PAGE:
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The Incorporated Strange Secrets (Annemann)

£1.99

Ted Annemann teaches great tricks and magical effects in this nineteen page booklet of  magic. Collectors of his books know how practical and entertaining this magic is!

This collection of Annemann material, which was originally published in 1939, measures up to the high standard of excellence that has made Annemann’s name synonymous with magical feats of great ingenuity.

Contents include:

  1. Insto-Transpo. A marked card, placed in a spectator’s pocket, changes place with another marked card that has been held in the performer’s pocket.
  2. Stop. A chosen, replaced card is made to appear at any number from the top of the pack that is named by a spectator.
  3. The Dollar-Cigarette Challenge. A dollar-bill (with serial number noted) is burned in an envelope and caused to reappear inside a cigarette.
  4. Remote Control (Improved). This item consists of improvements, by Orville Meyer, on a card trick that has long been popular.
  5. The Accessory. This is a familiar piece of standard equipment which, as Mr. Annemann points out, can be used very effectively for forcing a number with counters, a question from among a dozen or so written by spectators on slips of paper, and so on. The author calls it “an original idea for a forcing device of super-excellence, and the most innocent of all yet to be conceived.” It is really very good.
  6. Mental Dollars. The performer borrows three one-dollar bills, and reads the serial number of the one that is indicated by a spectator.
  7. Number, Please! A telephone-book test. (This and the previous feat employ the accessory mentioned under Item 5, above.)
  8. Sensitive Thoughts. With a deck that is very simply “stacked,” the performer manages to tell one spectator what card will appear at a chosen number, and to tell another the position in the pack occupied by a named card.
  9. The Card Doctor. A torn-and-restored-card trick, with a novel story.
  10. Slates and Aces. The names of the four aces are written on a slate, and three of these names are erased by “a ghostly hand,” leaving only the name of the ace that has been designated by a spectator.
  11. Poker Plus. In this feat, the performer demonstrates his ability to win at poker.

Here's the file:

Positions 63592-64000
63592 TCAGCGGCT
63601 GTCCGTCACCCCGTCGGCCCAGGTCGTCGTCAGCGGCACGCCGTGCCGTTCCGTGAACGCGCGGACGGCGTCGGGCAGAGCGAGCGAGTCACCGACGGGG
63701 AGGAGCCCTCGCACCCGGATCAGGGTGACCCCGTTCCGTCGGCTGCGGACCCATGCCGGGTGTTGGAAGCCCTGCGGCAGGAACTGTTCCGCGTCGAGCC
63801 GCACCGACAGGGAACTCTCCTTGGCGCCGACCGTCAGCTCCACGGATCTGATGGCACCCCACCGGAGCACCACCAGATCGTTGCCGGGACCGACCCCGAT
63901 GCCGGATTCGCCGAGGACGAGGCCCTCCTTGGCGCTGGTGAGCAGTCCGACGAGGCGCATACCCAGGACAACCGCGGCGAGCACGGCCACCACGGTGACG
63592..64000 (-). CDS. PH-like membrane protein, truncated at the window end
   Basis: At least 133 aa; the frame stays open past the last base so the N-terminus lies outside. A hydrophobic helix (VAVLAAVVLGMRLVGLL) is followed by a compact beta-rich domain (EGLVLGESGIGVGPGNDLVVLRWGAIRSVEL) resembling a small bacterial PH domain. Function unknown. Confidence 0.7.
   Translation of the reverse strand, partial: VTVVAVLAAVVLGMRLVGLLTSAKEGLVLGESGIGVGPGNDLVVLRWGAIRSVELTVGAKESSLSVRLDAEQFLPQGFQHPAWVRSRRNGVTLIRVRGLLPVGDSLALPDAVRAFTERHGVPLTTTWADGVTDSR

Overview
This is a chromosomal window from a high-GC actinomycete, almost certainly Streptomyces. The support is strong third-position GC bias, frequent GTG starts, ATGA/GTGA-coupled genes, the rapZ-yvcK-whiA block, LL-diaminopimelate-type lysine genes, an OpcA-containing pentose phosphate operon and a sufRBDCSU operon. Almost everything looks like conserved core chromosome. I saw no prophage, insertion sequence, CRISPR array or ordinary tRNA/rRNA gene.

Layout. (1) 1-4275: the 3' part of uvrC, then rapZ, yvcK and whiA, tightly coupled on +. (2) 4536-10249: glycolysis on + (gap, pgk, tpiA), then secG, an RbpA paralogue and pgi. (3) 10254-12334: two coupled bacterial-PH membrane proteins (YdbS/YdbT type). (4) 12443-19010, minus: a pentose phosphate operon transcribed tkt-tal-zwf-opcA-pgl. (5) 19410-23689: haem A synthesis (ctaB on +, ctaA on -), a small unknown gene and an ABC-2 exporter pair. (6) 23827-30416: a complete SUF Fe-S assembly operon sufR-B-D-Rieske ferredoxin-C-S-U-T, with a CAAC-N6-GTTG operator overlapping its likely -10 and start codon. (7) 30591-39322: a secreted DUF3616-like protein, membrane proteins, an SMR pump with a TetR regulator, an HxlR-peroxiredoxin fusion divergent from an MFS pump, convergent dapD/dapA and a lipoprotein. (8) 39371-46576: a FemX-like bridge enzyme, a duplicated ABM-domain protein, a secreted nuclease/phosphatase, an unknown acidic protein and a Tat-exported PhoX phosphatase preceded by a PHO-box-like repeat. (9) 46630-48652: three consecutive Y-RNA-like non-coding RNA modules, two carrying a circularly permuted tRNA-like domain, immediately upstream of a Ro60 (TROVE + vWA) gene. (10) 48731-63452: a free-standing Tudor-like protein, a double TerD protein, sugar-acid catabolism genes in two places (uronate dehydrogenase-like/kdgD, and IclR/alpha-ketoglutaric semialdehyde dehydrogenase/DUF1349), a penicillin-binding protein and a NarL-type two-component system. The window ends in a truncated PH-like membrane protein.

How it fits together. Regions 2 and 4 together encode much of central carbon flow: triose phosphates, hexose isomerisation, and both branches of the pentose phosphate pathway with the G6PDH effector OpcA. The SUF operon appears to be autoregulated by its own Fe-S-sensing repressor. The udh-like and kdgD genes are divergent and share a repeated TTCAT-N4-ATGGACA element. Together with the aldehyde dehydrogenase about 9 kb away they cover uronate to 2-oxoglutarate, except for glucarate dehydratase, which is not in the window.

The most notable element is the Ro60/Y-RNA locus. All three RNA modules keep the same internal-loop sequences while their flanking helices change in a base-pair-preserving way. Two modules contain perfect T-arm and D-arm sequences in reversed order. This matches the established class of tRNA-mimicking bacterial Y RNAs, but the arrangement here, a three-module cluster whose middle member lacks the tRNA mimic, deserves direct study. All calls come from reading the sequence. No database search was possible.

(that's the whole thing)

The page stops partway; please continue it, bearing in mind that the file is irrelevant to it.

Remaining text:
12. Thought, in Person. Using a one-way deck, the performer finds “the card thought of” in an effective way.
  13. A Mental Headache. A clever method of performing a trick that appears to the audience to require the possession of a phenomenal memory – but doesn’t!

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Description

Description

Ted Annemann teaches great tricks and magical effects in this nineteen page booklet of  magic. Collectors of his books know how practical and entertaining this magic is!

This collection of Annemann material, which was originally published in 1939, measures up to the high standard of excellence that has made Annemann’s name synonymous with magical feats of great ingenuity.

Contents include:

  1. Insto-Transpo. A marked card, placed in a spectator’s pocket, changes place with another marked card that has been held in the performer’s pocket.
  2. Stop. A chosen, replaced card is made to appear at any number from the top of the pack that is named by a spectator.
  3. The Dollar-Cigarette Challenge. A dollar-bill (with serial number noted) is burned in an envelope and caused to reappear inside a cigarette.
  4. Remote Control (Improved). This item consists of improvements, by Orville Meyer, on a card trick that has long been popular.
  5. The Accessory. This is a familiar piece of standard equipment which, as Mr. Annemann points out, can be used very effectively for forcing a number with counters, a question from among a dozen or so written by spectators on slips of paper, and so on. The author calls it “an original idea for a forcing device of super-excellence, and the most innocent of all yet to be conceived.” It is really very good.
  6. Mental Dollars. The performer borrows three one-dollar bills, and reads the serial number of the one that is indicated by a spectator.
  7. Number, Please! A telephone-book test. (This and the previous feat employ the accessory mentioned under Item 5, above.)
  8. Sensitive Thoughts. With a deck that is very simply “stacked,” the performer manages to tell one spectator what card will appear at a chosen number, and to tell another the position in the pack occupied by a named card.
  9. The Card Doctor. A torn-and-restored-card trick, with a novel story.
  10. Slates and Aces. The names of the four aces are written on a slate, and three of these names are erased by “a ghostly hand,” leaving only the name of the ace that has been designated by a spectator.
  11. Poker Plus. In this feat, the performer demonstrates his ability to win at poker.
  12. Thought, in Person. Using a one-way deck, the performer finds “the card thought of” in an effective way.
  13. A Mental Headache. A clever method of performing a trick that appears to the audience to require the possession of a phenomenal memory – but doesn’t!

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